OTTAWA — Sending messages of hope from space is a big part of what flying to the outer limits is all about, say some of the privileged few who have orbited high above the Earth.
Former Canadian astronaut Steve MacLean says there's no passport control on the International Space Station and the work is done as a team.
His experience on the space shuttle felt like "flying inside an icon of hope for the world in general" and he found sharing dinner with astronauts from other countries particularly memorable.
"Space and peace," he reflected at a gathering of current and former astronauts Friday at the University of Ottawa.
MacLean recalled a photo recently shared online from the International Space Station featuring floating pieces of chocolate.
The treats were from Peace By Chocolate, a Canadian candy company founded by Syrian refugees in Nova Scotia.
MacLean noted the chocolate was branded with the word "peace" in many different languages.
The photo shows the team with chocolates and includes a caption that says "From Syria to Space."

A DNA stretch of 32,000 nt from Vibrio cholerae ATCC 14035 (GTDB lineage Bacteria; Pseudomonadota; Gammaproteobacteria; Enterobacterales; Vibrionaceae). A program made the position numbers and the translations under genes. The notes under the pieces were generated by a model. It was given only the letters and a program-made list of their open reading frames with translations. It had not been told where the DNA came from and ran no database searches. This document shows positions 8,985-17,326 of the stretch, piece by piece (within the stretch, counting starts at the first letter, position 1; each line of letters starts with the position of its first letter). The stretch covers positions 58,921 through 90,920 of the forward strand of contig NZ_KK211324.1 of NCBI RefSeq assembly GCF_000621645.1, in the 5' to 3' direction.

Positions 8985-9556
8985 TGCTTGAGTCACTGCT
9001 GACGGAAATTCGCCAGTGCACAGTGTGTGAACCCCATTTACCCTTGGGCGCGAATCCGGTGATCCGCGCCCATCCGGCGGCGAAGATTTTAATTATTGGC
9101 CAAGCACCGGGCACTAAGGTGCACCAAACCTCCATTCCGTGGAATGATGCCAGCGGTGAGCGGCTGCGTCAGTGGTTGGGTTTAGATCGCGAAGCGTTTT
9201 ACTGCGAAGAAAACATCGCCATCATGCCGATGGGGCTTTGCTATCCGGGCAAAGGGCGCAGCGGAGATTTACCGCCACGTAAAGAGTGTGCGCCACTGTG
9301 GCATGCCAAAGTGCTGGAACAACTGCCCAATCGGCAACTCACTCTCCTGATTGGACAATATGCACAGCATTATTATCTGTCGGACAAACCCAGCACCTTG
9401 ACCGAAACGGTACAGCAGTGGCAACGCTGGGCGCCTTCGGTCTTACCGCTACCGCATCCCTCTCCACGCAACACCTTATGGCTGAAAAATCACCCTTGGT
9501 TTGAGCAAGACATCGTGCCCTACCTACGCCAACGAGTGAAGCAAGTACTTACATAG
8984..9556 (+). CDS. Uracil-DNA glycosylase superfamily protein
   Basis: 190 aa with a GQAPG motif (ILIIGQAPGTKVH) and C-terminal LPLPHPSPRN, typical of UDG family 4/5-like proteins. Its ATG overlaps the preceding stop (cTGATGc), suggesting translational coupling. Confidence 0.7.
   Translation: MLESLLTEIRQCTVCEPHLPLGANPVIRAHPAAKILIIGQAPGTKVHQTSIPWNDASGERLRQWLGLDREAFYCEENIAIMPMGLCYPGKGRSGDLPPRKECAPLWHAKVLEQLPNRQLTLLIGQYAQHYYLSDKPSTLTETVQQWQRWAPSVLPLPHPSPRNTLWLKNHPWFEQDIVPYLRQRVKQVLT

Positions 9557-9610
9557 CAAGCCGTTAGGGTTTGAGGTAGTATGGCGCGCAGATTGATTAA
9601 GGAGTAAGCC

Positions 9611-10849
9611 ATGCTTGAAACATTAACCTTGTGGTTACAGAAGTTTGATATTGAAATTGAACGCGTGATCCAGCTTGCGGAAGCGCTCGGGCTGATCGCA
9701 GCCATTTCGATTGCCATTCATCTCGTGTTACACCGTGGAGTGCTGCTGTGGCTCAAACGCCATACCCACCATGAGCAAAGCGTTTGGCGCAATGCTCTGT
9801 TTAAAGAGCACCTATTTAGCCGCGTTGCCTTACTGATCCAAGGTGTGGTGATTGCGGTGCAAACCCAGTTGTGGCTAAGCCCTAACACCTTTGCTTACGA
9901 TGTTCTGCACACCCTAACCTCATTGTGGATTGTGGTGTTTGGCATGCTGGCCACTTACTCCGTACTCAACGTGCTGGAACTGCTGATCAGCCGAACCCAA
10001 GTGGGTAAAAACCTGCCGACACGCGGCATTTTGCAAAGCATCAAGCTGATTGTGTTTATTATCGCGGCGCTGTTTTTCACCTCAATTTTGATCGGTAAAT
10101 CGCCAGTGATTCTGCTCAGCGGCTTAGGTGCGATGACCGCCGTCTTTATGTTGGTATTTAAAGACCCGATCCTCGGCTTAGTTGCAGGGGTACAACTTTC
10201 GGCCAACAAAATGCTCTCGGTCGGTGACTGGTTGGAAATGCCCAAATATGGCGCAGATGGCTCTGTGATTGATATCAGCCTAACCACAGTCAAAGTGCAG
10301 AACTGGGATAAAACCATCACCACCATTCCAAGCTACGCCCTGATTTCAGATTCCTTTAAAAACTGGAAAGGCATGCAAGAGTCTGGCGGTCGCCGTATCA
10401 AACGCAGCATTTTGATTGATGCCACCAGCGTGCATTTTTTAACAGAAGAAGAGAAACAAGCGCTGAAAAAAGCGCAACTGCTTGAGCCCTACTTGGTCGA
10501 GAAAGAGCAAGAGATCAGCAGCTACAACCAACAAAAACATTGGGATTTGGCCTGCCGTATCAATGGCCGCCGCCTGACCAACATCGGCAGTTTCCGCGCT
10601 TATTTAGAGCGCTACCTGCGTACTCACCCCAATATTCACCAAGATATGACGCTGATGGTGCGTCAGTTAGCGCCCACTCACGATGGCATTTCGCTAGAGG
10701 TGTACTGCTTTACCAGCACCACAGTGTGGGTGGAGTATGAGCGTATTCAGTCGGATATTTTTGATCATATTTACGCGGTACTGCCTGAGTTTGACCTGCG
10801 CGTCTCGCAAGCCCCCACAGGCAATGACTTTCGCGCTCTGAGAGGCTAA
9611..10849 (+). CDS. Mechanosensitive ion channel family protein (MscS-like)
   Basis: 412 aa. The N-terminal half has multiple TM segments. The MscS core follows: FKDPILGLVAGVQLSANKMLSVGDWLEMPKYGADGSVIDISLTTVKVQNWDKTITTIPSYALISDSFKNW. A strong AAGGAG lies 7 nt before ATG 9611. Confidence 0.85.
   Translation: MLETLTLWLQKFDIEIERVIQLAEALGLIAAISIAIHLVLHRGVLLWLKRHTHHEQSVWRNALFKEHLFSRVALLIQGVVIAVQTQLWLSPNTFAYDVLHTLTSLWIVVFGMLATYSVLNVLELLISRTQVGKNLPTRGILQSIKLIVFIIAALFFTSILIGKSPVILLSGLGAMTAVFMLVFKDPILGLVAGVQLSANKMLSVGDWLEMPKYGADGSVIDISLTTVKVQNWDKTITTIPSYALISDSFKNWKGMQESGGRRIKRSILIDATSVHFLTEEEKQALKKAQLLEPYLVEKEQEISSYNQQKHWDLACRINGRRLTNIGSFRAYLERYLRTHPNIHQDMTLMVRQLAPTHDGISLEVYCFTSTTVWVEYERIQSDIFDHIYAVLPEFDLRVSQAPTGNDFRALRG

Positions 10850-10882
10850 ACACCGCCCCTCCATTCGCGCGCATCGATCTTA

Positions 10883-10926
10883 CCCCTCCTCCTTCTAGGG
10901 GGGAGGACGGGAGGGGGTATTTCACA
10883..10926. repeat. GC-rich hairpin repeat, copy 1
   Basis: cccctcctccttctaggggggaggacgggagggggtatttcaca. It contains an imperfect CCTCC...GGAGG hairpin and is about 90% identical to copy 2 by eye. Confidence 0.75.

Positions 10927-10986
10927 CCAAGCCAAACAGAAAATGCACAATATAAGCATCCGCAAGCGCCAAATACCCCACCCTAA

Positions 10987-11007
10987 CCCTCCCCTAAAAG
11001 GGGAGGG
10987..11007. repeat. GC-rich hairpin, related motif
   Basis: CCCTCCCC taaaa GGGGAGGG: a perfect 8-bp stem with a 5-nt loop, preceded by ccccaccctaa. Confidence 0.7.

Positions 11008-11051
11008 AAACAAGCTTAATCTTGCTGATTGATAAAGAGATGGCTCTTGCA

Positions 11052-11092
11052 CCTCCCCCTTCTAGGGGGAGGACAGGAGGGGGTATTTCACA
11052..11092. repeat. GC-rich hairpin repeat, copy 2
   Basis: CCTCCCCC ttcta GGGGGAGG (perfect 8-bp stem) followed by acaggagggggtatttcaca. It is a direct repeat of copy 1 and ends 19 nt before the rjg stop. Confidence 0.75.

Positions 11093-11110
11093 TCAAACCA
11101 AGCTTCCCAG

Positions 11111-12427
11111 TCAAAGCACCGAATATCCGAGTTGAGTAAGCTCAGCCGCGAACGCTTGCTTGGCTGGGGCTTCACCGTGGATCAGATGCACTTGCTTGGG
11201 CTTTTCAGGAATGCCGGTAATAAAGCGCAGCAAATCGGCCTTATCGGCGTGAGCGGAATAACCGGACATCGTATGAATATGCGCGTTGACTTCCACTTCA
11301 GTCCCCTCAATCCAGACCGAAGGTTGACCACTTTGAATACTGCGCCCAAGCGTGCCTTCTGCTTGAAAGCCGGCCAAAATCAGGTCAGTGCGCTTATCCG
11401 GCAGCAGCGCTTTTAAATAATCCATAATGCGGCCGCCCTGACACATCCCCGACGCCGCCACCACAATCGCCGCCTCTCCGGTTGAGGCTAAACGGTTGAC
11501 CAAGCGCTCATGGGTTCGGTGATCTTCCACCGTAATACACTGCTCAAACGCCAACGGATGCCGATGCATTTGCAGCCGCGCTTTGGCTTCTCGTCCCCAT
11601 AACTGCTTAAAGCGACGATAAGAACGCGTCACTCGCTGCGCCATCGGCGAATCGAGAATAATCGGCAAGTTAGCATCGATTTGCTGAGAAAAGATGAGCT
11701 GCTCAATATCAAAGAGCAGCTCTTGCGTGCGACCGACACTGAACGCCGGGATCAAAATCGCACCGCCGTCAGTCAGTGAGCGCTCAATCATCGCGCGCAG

"And that's exactly what it's about," said MacLean.
In response, Peace By Chocolate tweeted, "How do we put this into words? Can't describe receiving these photos and seeing something we all created together floating in OUTER SPACE!"
The "fireside chat" with university students gave the space travellers a chance to share stories from their missions in a relaxed setting.
Chris Hadfield, who famously performed a cover version of David Bowie's 'Space Oddity' while onboard the space station, said when everyone can step back and agree "this is an amazing thing" it puts it all into perspective.
"It's not just distance that space gives us, I think it also gives us a perspective of time."
The next Canadian astronaut to embrace the otherworldly experience will be David Saint-Jacques, scheduled to rocket to the space station from Kazakhstan on Dec. 20.
Janice Dickson, The Canadian Press